19 February 2000 | A-Ron-2
Well... I am glad to see that I am not the only person who liked this film
I truly do NOT understand why The Postman was attacked as viscously as it was by the film media (there films much more worthy of the Golden Raspberry Awards in 1997). I loved this film and was very impressed with the loving amount of dedication that it demonstrates on the part of the actors, writers and director. This was a GOOD movie: it had a strong and intelligent story; excellent and interesting characters; and real feel for the post-Apocalypse genre. I felt that Kevin Costner's everyman act worked beautifully in this film and created a sense of reality for the character and of his situation.
As far as the sci-fi novel by David Brin, this film exceeded it in every way possible. Where Brin had to rely on cheezy sci-fi standards (like supersoldiers) to resolve his story, this film does using only two men, both frauds, and both with radically different understandings of what constitutes a proper society. That is what made this film great (and I rarely use the term great), that this film was essentially an examination of America and what America means. It was a parable of sorts about the types of men Americans are and what they are capable of (notice that the head bad-guy had a traditional, classical education, while Costner did not; he appreciated these things but they were not at the center of his belief system... I wonder why).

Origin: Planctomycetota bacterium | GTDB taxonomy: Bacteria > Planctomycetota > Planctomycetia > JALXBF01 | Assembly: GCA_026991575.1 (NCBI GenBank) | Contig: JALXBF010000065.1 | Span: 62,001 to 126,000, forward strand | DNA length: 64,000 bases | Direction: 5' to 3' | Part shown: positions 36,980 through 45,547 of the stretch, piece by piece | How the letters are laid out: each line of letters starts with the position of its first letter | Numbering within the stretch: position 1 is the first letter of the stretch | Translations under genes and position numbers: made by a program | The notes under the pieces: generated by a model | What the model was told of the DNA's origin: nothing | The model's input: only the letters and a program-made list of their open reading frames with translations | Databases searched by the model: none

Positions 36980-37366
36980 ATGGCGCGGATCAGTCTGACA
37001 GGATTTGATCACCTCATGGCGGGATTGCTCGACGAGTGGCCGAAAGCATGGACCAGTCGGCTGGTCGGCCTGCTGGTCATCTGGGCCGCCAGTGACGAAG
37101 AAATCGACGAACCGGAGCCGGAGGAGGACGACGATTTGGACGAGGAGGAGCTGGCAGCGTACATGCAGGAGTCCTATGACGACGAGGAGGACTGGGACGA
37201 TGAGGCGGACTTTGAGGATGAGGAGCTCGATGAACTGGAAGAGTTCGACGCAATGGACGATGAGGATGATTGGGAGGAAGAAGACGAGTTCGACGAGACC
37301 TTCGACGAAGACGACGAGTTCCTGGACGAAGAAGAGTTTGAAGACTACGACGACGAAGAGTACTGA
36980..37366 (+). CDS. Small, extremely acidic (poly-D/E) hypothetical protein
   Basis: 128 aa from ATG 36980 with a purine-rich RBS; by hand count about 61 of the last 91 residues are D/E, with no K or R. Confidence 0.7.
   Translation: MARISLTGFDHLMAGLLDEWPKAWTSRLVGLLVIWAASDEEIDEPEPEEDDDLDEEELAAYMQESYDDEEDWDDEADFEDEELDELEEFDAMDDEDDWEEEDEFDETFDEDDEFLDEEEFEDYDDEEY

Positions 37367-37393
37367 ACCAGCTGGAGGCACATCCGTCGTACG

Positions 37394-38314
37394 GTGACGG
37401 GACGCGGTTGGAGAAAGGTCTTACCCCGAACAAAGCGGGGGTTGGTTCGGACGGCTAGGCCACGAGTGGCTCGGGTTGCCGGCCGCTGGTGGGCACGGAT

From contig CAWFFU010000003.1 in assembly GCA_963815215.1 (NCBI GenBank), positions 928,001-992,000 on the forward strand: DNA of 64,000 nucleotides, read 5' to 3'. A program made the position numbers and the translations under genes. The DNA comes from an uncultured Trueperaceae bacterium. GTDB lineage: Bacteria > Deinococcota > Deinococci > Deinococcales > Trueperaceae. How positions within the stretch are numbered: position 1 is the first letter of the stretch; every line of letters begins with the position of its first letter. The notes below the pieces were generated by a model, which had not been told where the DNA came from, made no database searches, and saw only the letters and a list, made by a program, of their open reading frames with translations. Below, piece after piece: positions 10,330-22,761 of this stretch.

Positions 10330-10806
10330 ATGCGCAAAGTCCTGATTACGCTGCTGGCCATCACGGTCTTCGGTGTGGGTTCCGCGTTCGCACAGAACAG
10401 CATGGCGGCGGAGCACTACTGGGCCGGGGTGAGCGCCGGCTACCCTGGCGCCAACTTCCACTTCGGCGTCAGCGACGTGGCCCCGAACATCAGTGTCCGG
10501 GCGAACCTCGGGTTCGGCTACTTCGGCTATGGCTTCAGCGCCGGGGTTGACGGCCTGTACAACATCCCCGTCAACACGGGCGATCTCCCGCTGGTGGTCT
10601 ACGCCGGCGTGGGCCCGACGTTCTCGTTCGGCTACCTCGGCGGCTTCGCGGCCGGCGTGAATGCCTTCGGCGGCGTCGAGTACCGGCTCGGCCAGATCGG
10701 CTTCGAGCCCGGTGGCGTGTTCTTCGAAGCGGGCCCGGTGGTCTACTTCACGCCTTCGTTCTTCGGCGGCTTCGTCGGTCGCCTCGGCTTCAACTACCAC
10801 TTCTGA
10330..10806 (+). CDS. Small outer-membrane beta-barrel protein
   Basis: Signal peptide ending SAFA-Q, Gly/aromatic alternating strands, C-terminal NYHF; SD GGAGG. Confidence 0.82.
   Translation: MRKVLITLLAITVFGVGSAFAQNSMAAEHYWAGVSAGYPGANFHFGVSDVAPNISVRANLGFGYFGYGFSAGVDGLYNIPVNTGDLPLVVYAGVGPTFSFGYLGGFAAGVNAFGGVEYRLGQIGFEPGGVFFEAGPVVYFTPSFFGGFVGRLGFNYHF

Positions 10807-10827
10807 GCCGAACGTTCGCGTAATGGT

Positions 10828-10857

While I do not agree with every aspect of this film (I am a Medievalist and a Platonist, so I don't necessarily feel the same way about the Western Canon that the film-maker may have), I still find it to be a beautiful reflection on the psyche of the American everyman. America has a tradition of rejecting the absolutist ideals of the past in favor of the pragmatic relativism of today, and I think that this film is a parable of the divorce of America from the traditions of Europe.
Overall, this is a complex and entertaining film and I highly recommend it to anyone interested in examinations of American culture and tradition, perhaps as a double feature with Citizen Cane (I am not, however, claiming that the Postman was as good a film as Citizen Cane, only that they have a similar theme... what does it mean to be an American?).